What the shirts didn't treat, the amateurishly made signs picked up: "greed has taken over," "justice delayed is justice denied" (duh), "save Mother Earth from Father Greed," "the government should be afraid of the people" (though surely not this lot -- anyone afraid of this bunch should sleep with a night light), "mainstream media irrelevant" (at least they got something right), "love, not foreclose on, thy neighbor," "I want a declaration of interdependence," "stop corporate obesity," and on in this tiresome vein. 

The word that cropped up most often was greed, which this lot has just discovered. They seem to identify 2011 as the beginning of greed, in the manner a previous generation of hippies traced the beginning of sex to 1963.

There was a guy with a shaved head playing a shapeless tune on the largest recorder I've ever seen, accompanied by a guy banging away on a bongo and another sitting on the ground and whomping a snare drum with the snare removed. Other than this, it wasn't too noisy. So I was able to talk with people, most of whom were friendly and approachable. I asked two questions: Why are you here? What do you want? To the first I got sentiments such as, "I felt like I had to be," or "I just couldn't stay away." To the second question, answers ranged from vague to opaque. To some it seemed a revelation that this is a question that should be asked.

Thomas Sowell likes to tell the story of the labor leader who when asked on the occasion of a labor conflict what he wanted, answered, simply, "more." There was some of that Saturday. David, 30, who works six-hour shifts at a filling station, wants "healthcare for everyone," news of Obamacare not having reached him. The comely 20-something Daphne wants more spent on education (I didn't ask her if she knew how much Florida spends on education each year now -- north of $20 billion for K-12, by far the largest item in the state budget) and "equality in taxation." She also wants us to "stop spending trillions on wars that don't make us safer." Her husband John wants politicians to "stop fighting with each other" and to keep funding the space program. Elizabeth is cheesed off about bankers getting big bonuses and corporate CEOs making a packet.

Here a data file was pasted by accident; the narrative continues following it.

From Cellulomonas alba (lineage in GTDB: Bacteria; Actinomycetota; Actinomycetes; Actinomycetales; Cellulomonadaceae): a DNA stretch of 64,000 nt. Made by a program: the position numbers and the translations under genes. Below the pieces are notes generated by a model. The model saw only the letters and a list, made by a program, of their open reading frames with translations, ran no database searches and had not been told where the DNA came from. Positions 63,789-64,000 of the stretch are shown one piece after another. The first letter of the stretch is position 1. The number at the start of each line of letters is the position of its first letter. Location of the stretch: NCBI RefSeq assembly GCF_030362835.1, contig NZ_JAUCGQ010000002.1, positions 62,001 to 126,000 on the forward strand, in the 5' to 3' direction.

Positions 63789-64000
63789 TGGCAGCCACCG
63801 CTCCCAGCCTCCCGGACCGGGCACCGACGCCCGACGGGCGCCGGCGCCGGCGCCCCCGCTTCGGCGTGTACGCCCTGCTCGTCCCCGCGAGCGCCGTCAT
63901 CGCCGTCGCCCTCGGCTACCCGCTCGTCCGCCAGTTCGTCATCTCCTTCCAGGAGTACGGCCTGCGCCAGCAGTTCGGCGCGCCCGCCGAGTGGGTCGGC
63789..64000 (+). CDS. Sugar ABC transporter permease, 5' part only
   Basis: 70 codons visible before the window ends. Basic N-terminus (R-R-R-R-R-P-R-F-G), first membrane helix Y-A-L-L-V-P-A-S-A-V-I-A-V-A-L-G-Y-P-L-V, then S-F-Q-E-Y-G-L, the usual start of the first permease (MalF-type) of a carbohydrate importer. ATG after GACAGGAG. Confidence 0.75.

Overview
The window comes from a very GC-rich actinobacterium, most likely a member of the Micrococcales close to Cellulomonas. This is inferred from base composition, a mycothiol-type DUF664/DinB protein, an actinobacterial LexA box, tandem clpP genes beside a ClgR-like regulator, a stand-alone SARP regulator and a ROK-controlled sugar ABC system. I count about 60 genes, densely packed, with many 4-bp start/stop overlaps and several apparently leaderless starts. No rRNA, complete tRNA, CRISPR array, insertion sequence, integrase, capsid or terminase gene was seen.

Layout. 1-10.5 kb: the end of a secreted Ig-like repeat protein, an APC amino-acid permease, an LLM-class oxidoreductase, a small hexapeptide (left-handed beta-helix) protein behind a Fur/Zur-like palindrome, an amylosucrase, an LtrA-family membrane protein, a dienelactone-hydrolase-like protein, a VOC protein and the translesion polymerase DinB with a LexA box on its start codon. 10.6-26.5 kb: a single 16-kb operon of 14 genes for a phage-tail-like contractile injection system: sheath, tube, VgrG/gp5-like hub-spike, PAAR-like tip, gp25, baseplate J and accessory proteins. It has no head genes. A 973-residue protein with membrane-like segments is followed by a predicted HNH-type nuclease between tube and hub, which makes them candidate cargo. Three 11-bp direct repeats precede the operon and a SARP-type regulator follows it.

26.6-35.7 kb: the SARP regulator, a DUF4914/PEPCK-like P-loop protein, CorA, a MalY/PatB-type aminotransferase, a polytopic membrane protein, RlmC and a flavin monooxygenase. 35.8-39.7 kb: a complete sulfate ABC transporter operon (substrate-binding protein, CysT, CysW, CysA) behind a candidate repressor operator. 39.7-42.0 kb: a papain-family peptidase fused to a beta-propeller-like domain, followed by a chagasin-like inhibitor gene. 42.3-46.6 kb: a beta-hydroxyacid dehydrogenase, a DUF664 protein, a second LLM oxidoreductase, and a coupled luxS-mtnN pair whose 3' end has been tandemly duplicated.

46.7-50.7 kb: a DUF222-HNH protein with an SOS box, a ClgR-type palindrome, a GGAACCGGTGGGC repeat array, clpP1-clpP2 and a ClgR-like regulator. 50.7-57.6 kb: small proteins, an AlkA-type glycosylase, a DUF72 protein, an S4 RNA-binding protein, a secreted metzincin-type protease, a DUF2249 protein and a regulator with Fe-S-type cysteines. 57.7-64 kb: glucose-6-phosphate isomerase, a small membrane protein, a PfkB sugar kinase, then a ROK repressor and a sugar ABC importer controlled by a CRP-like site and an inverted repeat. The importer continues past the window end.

But asking what do you specifically want to happen got me naught. Not a single specific. These are clearly rebels without a clue. Several, apologetically, put their inability to state what they wanted down to being "a poor communicator." I guess this is better than saying, "I have no earthly idea why I'm out here."

Years ago George Will said the main reasons to demonstrate are fun and profit. I don't know who was profiting from the Tampa séance other than the folks who sell sign-board and markers with which to scroll leftist juvenilia. But everyone in Tampa, on a mild fall Florida Saturday, appeared to be having a good time.

At least with the anti-war demonstrators, or the anti-nuke demonstrators, you knew what they wanted, or didn't want. For now, the Occupy Here or There movement is just a large, sprawling, occasionally noisy, but at least in Tampa not smelly, non-sequitur. 

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Larry Thornberry is a writer in Tampa.